Some say cats can sense when something is wrong. Just ask Gretchen Schafer, a Michigan woman, who often spends her days in bed with a warm, purring cat named Amy who brings her comfort and company.

But when Amy got sick several years ago and could no longer jump on the bed or onto Gretchen’s lap, the Schafer family worried that Amy’s life was nearing the end.

That’s when they learned about Solensia™ (frunevetmab injection), and the story took a surprising turn.

‘Cat lovers’ fall in love

Gretchen and Bill Schafer married 20 years ago. They met through a dating app and connected instantly. “Bill didn’t see me as a weird cat lady. He was a weird cat guy, too,” said Gretchen. “We are still both cat lovers. We now have four. They are part of our family.”

Amy - Zoetis

About two years into their marriage, Gretchen and Bill visited a shelter to adopt a kitten. That’s when they met a 6-month-old feline that Gretchen knew was “the one” as soon as she held her close.

“I named her Amy after a 1970s Pure Prairie League song. It was a song I’d loved since I was a kid and would dance around to it in the kitchen and sing it at the top of my lungs in the car.”

A best buddy and ‘bush dweller’

Amy fit right in with the Schafer family, and her “sweet” and distinct personality delighted them. “Our other three cats are climbers and jumpers,” said Gretchen. “But Amy is more of a bush dweller. She likes hiding under things, which has made for some interesting ‘where’s Amy’ moments.”

But Amy’s favorite thing is to be on Gretchen’s lap… or snuggled next to her on the bed… or under her feet in the bathroom. “Anywhere I am, Amy is there too. She makes it clear to everyone that I’m hers and she’s mine.”

The bond between the two became even stronger about 10 years ago as Gretchen’s illness advanced. “I have connective tissue disease, and there are times when I can barely get out of bed. I think Amy can sense when I’m getting worse,” said Gretchen. “When I’m having a really bad day, I’ve got this warm body next to me – or on me – who is just purring and loving me and doesn’t want anything. It calms me and reminds me I’m here to take care of her, too.”

‘She’s not quite herself’

About four years ago, Gretchen and Bill noticed a shift in Amy. “She was not quite herself,” said Bill. “She was definitely not moving around as much and struggled to jump on the bed to be with Gretchen. You could tell she was hurting.”

Bill placed pet-size stairs around the house so Amy could stay close to Gretchen. “At first, we thought she was getting old, but then we knew we needed to get her to the vet,” said Bill. 

There was just one problem: COVID-19. “Where we live, many veterinarians closed their doors, and others were overwhelmed during the pandemic,” said Gretchen. “Amy started getting worse, and we were afraid we would have to put her down. We were frantically trying to find a vet to help us.”

A diagnosis and a spark of hope

Ultimately, the Schafers connected with Dr. Michelle Meyer, a Michigan veterinarian, who examined, tested and x-rayed Amy to figure out why the cat was declining quickly. The x-rays showed that Amy had osteoarthritis and some other issues. “When I saw the x-rays, I was shocked that Amy could move at all,” said Gretchen.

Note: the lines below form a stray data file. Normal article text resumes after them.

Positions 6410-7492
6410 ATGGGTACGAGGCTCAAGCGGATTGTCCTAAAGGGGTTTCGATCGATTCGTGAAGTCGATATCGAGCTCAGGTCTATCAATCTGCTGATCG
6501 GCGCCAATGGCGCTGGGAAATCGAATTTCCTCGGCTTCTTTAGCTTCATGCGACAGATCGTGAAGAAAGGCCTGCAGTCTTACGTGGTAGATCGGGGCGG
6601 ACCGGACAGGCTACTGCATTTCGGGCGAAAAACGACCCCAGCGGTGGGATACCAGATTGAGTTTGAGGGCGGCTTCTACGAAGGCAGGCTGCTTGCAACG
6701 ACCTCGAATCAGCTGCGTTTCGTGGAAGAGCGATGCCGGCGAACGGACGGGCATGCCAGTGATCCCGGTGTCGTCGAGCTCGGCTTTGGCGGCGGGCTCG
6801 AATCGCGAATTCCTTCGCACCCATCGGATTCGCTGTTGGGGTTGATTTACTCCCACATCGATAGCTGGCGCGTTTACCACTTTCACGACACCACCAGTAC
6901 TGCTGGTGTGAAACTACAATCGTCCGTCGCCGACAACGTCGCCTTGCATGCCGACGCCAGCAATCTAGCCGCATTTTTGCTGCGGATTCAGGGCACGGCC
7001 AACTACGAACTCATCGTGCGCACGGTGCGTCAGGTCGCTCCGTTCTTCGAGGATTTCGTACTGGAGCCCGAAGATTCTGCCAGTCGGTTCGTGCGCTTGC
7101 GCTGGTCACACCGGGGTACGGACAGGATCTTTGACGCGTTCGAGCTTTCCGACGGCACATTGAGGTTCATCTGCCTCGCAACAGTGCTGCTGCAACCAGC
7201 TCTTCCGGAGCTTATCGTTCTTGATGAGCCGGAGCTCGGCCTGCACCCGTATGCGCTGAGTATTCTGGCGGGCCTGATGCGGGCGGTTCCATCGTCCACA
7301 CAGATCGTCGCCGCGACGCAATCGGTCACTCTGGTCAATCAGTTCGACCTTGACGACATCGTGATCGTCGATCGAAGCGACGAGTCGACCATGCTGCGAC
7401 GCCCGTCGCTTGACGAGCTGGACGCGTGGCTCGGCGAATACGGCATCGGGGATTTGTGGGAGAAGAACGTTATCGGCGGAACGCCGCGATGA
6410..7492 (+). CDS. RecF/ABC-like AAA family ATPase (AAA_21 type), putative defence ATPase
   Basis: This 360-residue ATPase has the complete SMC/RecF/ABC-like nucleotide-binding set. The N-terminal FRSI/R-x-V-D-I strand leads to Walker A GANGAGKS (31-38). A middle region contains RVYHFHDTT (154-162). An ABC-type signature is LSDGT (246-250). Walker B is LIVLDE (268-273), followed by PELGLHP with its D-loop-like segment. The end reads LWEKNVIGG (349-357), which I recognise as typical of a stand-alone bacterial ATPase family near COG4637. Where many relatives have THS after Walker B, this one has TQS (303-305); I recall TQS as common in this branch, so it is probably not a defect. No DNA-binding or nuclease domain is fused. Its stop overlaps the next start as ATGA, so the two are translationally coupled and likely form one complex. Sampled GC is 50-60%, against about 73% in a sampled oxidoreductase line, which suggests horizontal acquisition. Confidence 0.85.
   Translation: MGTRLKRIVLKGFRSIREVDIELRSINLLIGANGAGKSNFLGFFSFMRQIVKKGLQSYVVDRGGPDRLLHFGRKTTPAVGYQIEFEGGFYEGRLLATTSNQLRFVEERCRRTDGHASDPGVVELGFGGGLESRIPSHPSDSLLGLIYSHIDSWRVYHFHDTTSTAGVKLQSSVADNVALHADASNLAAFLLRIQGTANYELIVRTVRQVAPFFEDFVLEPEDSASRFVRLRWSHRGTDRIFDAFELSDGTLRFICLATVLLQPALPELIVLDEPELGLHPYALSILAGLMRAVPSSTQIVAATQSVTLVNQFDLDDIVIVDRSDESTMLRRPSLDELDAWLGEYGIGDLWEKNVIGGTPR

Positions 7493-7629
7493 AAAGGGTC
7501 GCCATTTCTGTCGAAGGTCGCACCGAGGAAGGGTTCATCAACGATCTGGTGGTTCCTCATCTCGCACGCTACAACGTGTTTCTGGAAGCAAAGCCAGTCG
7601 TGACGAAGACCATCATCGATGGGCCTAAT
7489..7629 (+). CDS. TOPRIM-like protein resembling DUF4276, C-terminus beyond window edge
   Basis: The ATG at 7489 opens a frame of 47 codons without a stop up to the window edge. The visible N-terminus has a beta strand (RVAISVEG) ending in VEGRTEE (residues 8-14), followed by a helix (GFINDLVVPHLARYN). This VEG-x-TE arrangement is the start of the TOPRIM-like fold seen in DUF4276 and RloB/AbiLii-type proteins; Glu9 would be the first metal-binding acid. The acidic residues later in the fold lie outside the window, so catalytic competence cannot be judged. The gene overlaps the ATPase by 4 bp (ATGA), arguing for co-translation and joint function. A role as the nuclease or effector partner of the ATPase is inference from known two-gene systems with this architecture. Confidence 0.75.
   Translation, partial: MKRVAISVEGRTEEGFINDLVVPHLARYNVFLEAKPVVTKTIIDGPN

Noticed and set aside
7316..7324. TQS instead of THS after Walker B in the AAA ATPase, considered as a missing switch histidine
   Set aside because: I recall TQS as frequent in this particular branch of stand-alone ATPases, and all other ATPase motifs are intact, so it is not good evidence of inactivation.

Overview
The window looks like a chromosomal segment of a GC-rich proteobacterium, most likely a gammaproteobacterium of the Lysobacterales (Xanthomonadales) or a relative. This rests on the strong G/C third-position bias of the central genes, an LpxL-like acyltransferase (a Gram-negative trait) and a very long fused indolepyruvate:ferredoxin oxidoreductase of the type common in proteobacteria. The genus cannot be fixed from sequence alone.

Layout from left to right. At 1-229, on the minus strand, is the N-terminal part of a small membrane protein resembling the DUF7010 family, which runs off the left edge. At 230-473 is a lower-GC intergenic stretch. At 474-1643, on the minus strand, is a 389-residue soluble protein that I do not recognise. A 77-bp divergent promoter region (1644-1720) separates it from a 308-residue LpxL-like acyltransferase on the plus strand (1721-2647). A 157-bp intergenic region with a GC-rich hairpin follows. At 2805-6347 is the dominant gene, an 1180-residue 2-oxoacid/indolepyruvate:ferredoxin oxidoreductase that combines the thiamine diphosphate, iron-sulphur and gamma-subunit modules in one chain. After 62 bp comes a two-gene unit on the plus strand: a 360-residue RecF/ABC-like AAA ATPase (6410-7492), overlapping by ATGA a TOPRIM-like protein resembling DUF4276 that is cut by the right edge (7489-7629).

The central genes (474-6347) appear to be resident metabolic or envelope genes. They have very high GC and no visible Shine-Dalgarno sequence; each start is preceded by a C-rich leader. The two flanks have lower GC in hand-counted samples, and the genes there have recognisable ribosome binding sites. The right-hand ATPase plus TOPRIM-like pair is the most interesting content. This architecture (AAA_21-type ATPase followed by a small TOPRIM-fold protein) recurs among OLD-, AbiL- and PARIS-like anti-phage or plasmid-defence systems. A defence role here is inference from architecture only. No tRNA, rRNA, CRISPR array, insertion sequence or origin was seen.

Amy, Bill Schafer and Dr. Michelle Meyer - Zoetis

Dr. Meyer started Amy on a routine of weekly ketamine injections and cold laser treatments, which continue to this day, and told the Schafers about a Zoetis clinical trial for Solensia, the first and only once-monthly monoclonal antibody for the control of osteoarthritis pain in cats. The veterinarian helped the Schafers get Amy enrolled in the clinical trial, and the results overwhelmed Gretchen and Bill.

“Within two days of her first dose – I kid you not – the results were amazing,” said Gretchen. “We went from grieving about the possibility of having to put Amy down to, wow, this is a new cat.”

‘The cat whisperer’

Amy continues to do well on Solensia and her other treatments and has reclaimed her rightful place with Gretchen. At 18 years old, Amy also has kidney disease. Because Solensia functions like a naturally occurring antibody, it is eliminated with minimal involvement from the liver and kidneys1 – a critical factor, considering the prevalence of kidney disease in older cats like Amy.

“Bill is in charge of administering Amy’s other medicines. He’s the cat whisperer,” said Gretchen. “He adores Amy, and I love watching them together.”

Gretchen has many fond memories of Amy. “I can see her racing up and down the hall with a silly wiggle when she was very young. And I love all the memories of her being elderly and just chilling with me for hours.”

There’s one experience that stands out the most, and it took place when Gretchen was quite ill. “I was throwing up over the side of the bed. I rolled over, and Amy was right there next to me. It was as if the light shone in the room. Her being there and purring at me turned my mood right then. It’s hard to explain what pets can do emotionally and physically in these moments. But it’s easy to explain that Amy is family.”

Published on March 4, 2024

References

1 Keizer RJ, Huitema AD, Schellens JH, Beijnen JH. Clinical pharmacokinetics of therapeutic monoclonal antibodies. Clinical Pharmacokinet. 2010; 49(8):493-507. 

IMPORTANT SAFETY INFORMATION: For use in cats only. Women who are pregnant, trying to conceive or breastfeeding should take extreme care to avoid self-injection. Allergic reactions, including anaphylaxis, could potentially occur with self-injection. SOLENSIA should not be used in breeding cats or in pregnant or lactating queens. SOLENSIA should not be administered to cats with a known allergy to frunevetmab. The most common adverse events reported in a clinical study were vomiting and injection site pain. See full Prescribing Information

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